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Musical Genius is Born Again, Again and Again *

Three musical geniuses are born this year:

* Johann Sebastian Bach is born into a musical family. His father is a musical director and his uncles are all professional musicians. His music is most immediately recognized as the opening piece in the animated film Disney's Fantasia. (Click here for the Disney version) [1] [2] [3]
* George Frideric Handel will soon be recognized as a child prodigy in music but his father will want him to become a lawyer. When the Duke hears the kid play, the father will be overruled. Most people recognize Handel's inspiring "Hallelujah Chorus". It will make you cry. Guaranteed. (Click Here for the Food Court version) [4] [5] [6] [7] [8]
* Domenico Scarlatti is born into a family that couldn't care less about music. Yet he will build a reputation that will survive into the modern day. I did not instantly recognize his music, but after sampling one of his sonatas, even a tin ear like mine was impressed. (Click here for a sample on guitar) [9] [10] [11] [12]

Long Live the King and the King's Bastard

King Charles the 2nd is dead so his brother James the 2nd takes the throne, but there is a problem... several problems, actually. The whole question of whether a Catholic could become King of England was never resolved, so a minor problem occurred when King Charles converted to Catholicism on his deathbed. That problem solved itself when King Charles died. However, his brother, James, is now King and a well-known Catholic. Many oaths are sworn... not all of them in loyalty to the new King. Some would rather die, so the new King accommodates them. He has them beheaded. Some nobles back the Duke of Monmouth as the rightful king since he is Protestant and the bastard son of King Charles. The Duke leads a rebellion that doesn't end well for him. It takes several strokes of the axe to remove his head. Then things get really complicated when several nobles write a letter to William the 3rd of Orange, asking him to depose King James and claim the kingship. The troops will hit the beach in 1688 and by 1689 England will have a new King and Queen as co-rulers... William and Mary. [13] [14] [15]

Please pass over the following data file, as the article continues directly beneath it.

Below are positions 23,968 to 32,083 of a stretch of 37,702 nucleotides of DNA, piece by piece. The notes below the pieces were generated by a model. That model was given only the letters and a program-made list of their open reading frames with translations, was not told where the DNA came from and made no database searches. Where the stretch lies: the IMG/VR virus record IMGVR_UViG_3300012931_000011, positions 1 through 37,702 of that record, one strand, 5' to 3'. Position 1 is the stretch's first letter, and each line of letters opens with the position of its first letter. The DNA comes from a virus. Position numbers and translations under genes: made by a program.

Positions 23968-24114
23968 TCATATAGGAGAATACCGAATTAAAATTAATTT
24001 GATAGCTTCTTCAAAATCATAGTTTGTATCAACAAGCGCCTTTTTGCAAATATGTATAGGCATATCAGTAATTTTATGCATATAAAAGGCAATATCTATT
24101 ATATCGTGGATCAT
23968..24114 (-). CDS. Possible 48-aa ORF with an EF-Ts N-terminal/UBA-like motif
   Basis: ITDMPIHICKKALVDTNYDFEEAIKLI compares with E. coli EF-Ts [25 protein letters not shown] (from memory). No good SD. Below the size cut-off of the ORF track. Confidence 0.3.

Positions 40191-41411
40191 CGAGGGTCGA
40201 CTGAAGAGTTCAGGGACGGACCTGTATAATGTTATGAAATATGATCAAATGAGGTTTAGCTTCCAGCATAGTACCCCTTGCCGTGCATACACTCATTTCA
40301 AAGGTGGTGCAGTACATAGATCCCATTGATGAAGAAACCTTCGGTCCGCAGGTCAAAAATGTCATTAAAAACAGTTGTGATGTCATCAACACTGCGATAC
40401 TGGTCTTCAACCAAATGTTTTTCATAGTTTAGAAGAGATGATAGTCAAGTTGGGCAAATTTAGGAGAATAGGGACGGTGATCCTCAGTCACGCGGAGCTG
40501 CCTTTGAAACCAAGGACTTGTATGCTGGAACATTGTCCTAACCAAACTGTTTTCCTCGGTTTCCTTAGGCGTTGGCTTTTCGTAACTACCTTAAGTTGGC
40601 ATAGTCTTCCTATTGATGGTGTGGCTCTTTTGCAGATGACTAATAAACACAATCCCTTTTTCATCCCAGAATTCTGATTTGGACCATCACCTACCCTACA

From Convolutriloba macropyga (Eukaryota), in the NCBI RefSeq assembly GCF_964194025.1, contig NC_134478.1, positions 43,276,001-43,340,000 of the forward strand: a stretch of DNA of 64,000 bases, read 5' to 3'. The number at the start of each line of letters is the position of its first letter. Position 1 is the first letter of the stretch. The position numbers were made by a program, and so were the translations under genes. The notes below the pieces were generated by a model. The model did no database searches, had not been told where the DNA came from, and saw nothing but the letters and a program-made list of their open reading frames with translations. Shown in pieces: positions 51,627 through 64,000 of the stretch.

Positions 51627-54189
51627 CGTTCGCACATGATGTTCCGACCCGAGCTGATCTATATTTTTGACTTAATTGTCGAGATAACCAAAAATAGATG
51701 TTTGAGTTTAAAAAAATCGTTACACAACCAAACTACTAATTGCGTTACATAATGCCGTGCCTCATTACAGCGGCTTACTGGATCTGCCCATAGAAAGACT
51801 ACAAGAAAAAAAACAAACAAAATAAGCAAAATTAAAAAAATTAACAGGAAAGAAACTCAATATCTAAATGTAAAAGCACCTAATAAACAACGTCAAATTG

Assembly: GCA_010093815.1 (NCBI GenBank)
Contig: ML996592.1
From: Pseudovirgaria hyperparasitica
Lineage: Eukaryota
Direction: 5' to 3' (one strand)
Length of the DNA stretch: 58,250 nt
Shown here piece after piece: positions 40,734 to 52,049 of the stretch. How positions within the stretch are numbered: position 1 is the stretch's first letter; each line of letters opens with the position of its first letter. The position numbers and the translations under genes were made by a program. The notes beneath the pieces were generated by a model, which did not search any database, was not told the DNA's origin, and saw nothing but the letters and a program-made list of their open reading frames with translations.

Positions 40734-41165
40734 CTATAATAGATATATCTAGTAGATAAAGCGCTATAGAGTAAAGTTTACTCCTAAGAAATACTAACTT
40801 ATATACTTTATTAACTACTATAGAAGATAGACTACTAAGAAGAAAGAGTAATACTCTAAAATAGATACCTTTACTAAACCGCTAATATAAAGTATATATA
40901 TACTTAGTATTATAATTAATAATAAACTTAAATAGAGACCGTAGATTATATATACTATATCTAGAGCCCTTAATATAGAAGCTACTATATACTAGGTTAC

My Take by Alex Shrugged
This was a lot to happen all at once. I assume it took some planning. The Parliament certainly had enough time to figure out what to do but the only thing the political parties could agree upon was that having a Catholic King was going to be a big problem. Who was William the 3rd of Orange? Well.. he was a Protestant Dutch Prince whose mother was an English princess and whose wife was the daughter of King James the 2nd. (Sorry, Daddy!) Several leaders of the Parliament (both Tories and Whigs) had written to William, asking him to depose King James, so he took them up on the offer. William the 3rd and his wife, Mary the 2nd, became co-rulers. The College of William and Mary was established in 1693 and named after the King and Queen. It remains the second oldest college in the United States after Harvard. It is located in Williamsburg, Virginia. [16]

French Texas

If you will recall, Robert La Salle, was the fellow who discovered Niagara Falls and explored the Great Lakes looking for a passage to China. In 1682 he took an expedition down the Mississippi to Louisiana and claimed the region in the name of France. Now he is is coming around the other way through the Gulf of Mexico looking for the mouth of the Mississippi but he is having trouble finding it. He lands on the Texas coast and establishes a French colony. He builds Fort Saint Louis near present day Inez, Texas. [17] [18]

My Take by Alex Shrugged
Thomas Jefferson attempted to claim Texas as part of the Louisiana Purchase because of La Salle's Texas colony. It didn't fly. (Frankly, I'm not sure the Louisiana Purchase itself was legal at the time but no one is complaining.) The colony itself had lasted only a few years, and when Spain had heard about it, they sent an expedition to find the colony and remove it. By the time they found Fort Saint Louis, not much was left. Indian attacks and disease had claimed the colonists, so the Spaniards did their best to erase the remains of the fort and moved on. Robert La Salle came to a bad end later when he was ambushed by his own men and killed somewhere between present day Houston and College Station. My daughter-in-law makes that commute every weekday and she confirms that it is a killer. (For those who have had humor-by-pass surgery, that was a joke.)

This Year on Wikipedia

Year 1685, Wikipedia.

See Also


* The asterisk in the section header indicates that it was read on the podcast.
  1. 01 Toccata And Fugue In D Minor, BWV 565, Johann Sebastian Bach. YouTube (2015). Retrieved on 2 December 2015.
  2. Johann Sebastian Bach - Wikipedia (2015). Retrieved on 15 November 2015. “Johann Sebastian Bach (31 March 1685 – 28 July 1750) was a German composer and musician of the Baroque period. He enriched established German styles through his skill in counterpoint, harmonic and motivic organisation, and the adaptation of rhythms, forms, and textures from abroad, particularly from Italy and France.”